IMPROVING AND DEVELOPING YOURSELF

Having emotional intelligence

Emotional intelligence is a management concept with which you need to be familiar. Social scientists and psychologists have found that managers and leaders who have high levels of emotional intelligence, seem to do much better in their managerial and leadership roles than their counterparts.

Having emotional intelligence basically means that you have emotional smarts. If you can answer yes to the following questions, you probably have high levels of emotional intelligence:

  • Can you walk into a room and sense the mood?
  • Can you recognize the emotional states of others?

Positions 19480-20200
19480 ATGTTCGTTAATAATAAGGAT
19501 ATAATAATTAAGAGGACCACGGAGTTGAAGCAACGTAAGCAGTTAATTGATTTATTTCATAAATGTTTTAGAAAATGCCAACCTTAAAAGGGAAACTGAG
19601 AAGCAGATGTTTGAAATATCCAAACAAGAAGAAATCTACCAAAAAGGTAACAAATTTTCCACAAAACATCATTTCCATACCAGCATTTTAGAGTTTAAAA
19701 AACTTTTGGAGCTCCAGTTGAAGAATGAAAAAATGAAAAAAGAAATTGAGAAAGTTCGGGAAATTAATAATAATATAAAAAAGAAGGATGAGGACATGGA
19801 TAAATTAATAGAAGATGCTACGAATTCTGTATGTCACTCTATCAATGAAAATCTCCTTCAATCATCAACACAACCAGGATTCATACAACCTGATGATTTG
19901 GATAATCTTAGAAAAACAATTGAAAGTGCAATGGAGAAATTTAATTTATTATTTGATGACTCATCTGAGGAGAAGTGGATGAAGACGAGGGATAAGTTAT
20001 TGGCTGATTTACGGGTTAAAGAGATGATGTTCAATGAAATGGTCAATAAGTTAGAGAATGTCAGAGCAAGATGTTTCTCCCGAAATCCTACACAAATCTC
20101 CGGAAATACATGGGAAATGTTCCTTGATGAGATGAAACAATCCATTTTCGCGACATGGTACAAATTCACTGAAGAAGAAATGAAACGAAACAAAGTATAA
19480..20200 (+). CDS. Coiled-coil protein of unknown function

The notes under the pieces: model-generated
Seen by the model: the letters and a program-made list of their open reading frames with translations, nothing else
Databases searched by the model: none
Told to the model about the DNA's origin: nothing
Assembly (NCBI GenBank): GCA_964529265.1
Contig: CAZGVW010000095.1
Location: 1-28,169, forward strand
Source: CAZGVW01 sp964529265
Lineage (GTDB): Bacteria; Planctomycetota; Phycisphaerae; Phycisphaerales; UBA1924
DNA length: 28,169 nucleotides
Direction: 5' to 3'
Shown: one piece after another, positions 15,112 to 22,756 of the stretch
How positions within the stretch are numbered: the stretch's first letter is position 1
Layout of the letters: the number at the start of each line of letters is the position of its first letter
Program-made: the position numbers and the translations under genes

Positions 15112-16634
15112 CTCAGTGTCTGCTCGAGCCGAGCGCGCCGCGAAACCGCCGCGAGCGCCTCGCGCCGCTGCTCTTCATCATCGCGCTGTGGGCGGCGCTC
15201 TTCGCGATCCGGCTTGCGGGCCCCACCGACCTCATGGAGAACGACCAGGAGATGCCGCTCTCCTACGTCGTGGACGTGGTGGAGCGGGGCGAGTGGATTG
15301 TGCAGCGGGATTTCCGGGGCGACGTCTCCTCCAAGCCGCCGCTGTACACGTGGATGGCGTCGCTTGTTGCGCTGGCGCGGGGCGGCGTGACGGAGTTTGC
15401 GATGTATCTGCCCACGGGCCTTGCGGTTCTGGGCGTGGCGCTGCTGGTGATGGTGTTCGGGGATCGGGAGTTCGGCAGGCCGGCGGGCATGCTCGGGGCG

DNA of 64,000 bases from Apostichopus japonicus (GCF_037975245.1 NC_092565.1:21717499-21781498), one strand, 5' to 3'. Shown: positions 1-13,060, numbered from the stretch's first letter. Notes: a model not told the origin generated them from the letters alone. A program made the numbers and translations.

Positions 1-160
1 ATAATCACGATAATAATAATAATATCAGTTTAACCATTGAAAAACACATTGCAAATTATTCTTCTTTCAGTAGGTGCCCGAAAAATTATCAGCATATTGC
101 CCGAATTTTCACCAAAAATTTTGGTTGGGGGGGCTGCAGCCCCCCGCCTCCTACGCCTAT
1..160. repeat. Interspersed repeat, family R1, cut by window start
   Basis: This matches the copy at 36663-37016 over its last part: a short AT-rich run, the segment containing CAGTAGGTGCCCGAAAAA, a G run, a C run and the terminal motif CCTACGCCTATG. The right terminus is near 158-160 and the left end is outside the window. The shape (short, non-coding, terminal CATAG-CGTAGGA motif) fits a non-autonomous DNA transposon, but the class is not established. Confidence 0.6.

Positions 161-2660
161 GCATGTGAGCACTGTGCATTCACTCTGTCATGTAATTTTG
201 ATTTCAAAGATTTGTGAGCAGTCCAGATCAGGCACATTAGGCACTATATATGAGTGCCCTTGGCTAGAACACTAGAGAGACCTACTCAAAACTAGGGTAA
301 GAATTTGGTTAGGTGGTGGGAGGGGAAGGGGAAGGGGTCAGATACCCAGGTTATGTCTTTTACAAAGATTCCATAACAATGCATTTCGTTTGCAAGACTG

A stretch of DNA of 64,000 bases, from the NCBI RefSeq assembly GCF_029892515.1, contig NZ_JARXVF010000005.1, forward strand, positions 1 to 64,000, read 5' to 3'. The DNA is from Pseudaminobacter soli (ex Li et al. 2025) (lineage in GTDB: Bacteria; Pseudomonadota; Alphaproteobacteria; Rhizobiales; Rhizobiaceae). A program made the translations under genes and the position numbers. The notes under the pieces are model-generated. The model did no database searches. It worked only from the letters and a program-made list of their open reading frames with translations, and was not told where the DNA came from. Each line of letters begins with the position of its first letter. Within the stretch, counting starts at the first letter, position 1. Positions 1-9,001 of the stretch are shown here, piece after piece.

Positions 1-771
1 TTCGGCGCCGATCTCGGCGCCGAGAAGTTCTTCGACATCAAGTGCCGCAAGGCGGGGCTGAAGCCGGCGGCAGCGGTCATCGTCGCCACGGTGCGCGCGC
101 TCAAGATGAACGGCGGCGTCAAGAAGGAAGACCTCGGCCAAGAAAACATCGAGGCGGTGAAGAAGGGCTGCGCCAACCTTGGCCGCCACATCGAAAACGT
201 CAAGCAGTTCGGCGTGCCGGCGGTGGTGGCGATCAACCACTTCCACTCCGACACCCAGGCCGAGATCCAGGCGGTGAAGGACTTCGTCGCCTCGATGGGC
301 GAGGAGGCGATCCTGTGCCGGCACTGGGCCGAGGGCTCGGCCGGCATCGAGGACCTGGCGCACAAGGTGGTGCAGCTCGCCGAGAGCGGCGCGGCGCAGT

• Do you know when you are becoming emotional and can you control it if you want to?
  • Under stressful and chaotic situations, can you evoke positive emotions in others?
  • Can you and do you express to others how you are feeling and what your emotions are?

The skills of recognizing your own feelings and the feeling of oth-ers; being able to express your emotions appropriately; being self-motivated and getting others to be; and being able to deal with stress, tension, and chaos and helping others do the same mark the excellent manager of today’s workplace.

Developing a positive self-image

People can get awfully mixed up in dealing with this ego thing. There are always people who want you to feel guilty if you have a healthy opinion of yourself. But as the old saying goes, ‘‘love your neighbor as yourself.’’ This implies that your capacity to love your neighbor is determined by your capacity to love yourself. This principle applies to management, too.